MINNEAPOLIS, Minn. — From the outside, there is not much to the old brick warehouse in North Minneapolis that Leesa Kelly was standing at, but inside is a collection of plywood murals that the young activist is working to save.
When George Floyd died last year, the Twin Cities were boarded up. But as businesses tried to shield themselves from protesters, they unknowingly provided artists across the city with blank canvases.
The plywood boards that seemed to be everywhere suddenly became a place for people to express their pain.
"As I’ve taken a step back, I understand that this history could not have come about if [people] didn’t board up their businesses. In a weird way, I’m happy they did it. We wouldn’t have this history," Kelly said.
Kelly, 28, oversees the newly formed nonprofit called Memorialize the Movement. The group is made up of volunteers who have spent the last year driving around Minneapolis and St. Paul to help preserve those plywood murals. Through donations, they've been able to afford a 1,000 sq. ft. warehouse space in the Minneapolis' art district. It's not much, but for now, it's a safe place for the murals to stay.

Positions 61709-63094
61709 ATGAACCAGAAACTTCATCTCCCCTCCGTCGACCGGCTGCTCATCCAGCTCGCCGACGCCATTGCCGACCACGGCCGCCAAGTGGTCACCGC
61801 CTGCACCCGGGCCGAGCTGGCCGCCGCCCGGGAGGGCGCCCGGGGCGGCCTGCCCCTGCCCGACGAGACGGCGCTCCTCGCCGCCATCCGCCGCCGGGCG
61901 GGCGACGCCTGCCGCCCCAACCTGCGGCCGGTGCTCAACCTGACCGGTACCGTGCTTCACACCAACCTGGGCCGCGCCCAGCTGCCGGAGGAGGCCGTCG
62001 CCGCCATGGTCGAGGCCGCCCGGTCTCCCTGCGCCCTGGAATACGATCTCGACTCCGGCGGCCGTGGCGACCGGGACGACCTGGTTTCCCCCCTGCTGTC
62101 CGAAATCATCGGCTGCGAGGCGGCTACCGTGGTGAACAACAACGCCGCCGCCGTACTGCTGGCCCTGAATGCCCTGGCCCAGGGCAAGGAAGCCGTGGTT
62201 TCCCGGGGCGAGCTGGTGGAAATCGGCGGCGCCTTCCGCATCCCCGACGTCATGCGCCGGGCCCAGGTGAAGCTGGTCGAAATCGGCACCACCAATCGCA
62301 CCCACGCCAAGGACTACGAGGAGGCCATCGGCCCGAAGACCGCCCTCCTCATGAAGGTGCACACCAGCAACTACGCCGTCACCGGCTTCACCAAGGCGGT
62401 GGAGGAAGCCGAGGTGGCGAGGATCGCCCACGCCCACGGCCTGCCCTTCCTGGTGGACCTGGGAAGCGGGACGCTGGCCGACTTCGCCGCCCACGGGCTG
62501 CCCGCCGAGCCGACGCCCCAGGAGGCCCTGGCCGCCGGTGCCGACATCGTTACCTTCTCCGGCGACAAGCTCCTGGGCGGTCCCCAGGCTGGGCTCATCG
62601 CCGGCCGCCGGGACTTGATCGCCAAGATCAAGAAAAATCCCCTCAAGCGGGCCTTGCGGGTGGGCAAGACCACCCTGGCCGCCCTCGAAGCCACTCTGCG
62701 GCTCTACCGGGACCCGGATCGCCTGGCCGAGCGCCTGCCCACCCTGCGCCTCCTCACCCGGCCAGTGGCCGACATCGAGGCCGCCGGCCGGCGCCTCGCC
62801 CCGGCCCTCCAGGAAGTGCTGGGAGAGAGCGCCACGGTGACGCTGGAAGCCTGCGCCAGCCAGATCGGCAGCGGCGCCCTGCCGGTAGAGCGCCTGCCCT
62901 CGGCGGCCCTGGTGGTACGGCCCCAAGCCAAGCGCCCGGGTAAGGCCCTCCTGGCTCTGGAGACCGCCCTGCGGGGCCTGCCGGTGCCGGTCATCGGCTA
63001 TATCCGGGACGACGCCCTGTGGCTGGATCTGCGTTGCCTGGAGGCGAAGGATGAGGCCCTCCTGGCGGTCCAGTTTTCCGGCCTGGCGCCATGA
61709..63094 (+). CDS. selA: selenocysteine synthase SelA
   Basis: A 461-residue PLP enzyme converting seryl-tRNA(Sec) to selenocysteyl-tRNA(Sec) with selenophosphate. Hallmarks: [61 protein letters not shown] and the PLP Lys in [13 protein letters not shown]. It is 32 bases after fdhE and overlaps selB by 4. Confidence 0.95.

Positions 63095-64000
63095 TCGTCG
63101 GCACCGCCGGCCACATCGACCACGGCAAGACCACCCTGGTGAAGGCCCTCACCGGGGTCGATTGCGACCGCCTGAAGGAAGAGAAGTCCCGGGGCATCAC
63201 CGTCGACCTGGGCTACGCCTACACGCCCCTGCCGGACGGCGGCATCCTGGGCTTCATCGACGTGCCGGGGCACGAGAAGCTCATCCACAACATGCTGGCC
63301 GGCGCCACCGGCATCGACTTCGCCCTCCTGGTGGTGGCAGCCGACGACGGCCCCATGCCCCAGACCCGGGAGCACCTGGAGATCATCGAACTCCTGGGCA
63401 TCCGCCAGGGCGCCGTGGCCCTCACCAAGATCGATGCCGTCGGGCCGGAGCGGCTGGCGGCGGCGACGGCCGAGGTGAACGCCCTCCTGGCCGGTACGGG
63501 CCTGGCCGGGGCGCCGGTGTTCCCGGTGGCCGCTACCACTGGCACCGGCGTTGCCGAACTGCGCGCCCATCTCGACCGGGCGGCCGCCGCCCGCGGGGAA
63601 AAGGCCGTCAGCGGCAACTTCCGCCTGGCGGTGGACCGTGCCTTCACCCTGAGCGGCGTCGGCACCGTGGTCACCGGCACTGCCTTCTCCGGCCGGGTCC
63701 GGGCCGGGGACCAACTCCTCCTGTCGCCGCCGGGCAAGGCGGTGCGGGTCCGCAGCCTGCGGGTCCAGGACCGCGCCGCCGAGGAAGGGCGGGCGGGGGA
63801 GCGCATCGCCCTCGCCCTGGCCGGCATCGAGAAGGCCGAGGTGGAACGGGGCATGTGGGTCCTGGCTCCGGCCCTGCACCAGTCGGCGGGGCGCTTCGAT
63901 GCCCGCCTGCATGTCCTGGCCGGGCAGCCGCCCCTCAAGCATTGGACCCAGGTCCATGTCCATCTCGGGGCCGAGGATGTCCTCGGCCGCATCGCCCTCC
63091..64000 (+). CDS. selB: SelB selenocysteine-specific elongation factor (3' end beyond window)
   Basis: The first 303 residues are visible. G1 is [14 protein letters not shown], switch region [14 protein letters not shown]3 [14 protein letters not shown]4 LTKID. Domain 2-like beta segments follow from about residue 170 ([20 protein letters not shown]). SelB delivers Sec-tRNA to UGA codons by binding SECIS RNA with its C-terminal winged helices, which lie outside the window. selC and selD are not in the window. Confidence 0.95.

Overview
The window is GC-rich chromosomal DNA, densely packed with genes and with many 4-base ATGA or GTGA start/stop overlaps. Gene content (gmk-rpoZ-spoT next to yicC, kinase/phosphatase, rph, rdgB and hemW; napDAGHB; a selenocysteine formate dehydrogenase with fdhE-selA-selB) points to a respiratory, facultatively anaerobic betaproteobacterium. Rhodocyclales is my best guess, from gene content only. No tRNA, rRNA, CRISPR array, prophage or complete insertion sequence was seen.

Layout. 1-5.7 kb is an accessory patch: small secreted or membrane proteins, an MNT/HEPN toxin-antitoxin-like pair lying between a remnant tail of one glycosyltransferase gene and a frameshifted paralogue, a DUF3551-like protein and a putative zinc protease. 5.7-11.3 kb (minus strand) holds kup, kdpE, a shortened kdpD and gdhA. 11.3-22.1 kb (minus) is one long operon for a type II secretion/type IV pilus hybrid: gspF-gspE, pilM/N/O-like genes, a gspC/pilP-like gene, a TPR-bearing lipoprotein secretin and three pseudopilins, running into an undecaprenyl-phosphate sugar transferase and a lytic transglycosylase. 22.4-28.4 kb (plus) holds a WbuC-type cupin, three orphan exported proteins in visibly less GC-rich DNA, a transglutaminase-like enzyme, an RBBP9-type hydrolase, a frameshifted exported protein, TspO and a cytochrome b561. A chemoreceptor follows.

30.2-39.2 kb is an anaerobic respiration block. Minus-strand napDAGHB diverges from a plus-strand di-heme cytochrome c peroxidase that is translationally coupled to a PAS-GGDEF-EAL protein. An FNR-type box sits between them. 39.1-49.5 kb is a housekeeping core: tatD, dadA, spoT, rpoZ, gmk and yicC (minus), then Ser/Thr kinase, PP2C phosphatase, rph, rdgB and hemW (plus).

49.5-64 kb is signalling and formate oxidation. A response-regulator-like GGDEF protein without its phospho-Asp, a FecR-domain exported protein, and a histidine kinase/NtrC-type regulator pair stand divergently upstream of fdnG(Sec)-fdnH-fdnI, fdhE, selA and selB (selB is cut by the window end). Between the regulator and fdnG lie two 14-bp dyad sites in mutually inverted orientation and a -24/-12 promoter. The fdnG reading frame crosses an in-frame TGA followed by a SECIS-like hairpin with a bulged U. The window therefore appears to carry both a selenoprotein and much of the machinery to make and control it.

"Once you look at the entire story, you see this is an entire city’s grief,” Kelly explained.
Hundreds of pieces of plywood have now been collected from local businesses. Each one tells a story, whether it's with words or not.
Kelly sees these murals as more than just pieces of wood.
"This is our history. This is written and recorded history. If you take in each individual mural, you get this complete history of what happened last year. We’ve done something here that hasn’t been done before. We’ve recorded our own history, Black and brown history," she added.
Ultimately, the goal for Memorialize the Movement is to find a permanent home for their plywood art to live, so that people from all over the country can experience the murals in person.
"We are in the process of creating a capital plan to get a permanent space. We’d love to be able to create a gallery or museum space and sit with the mural and process and take them in," Kelly said.
The challenge now becomes preservation. Plywood is not meant to be permanent. So, Memorialize the Movement is working with an art conservation group to find ways to keep this art from fading.
"The messages are beautiful, the messages are heartbreaking," said Kelly.
No one knows what's ahead for this city, but like the murals she's collecting, Kelly is hoping the days to come are a bit more vibrant.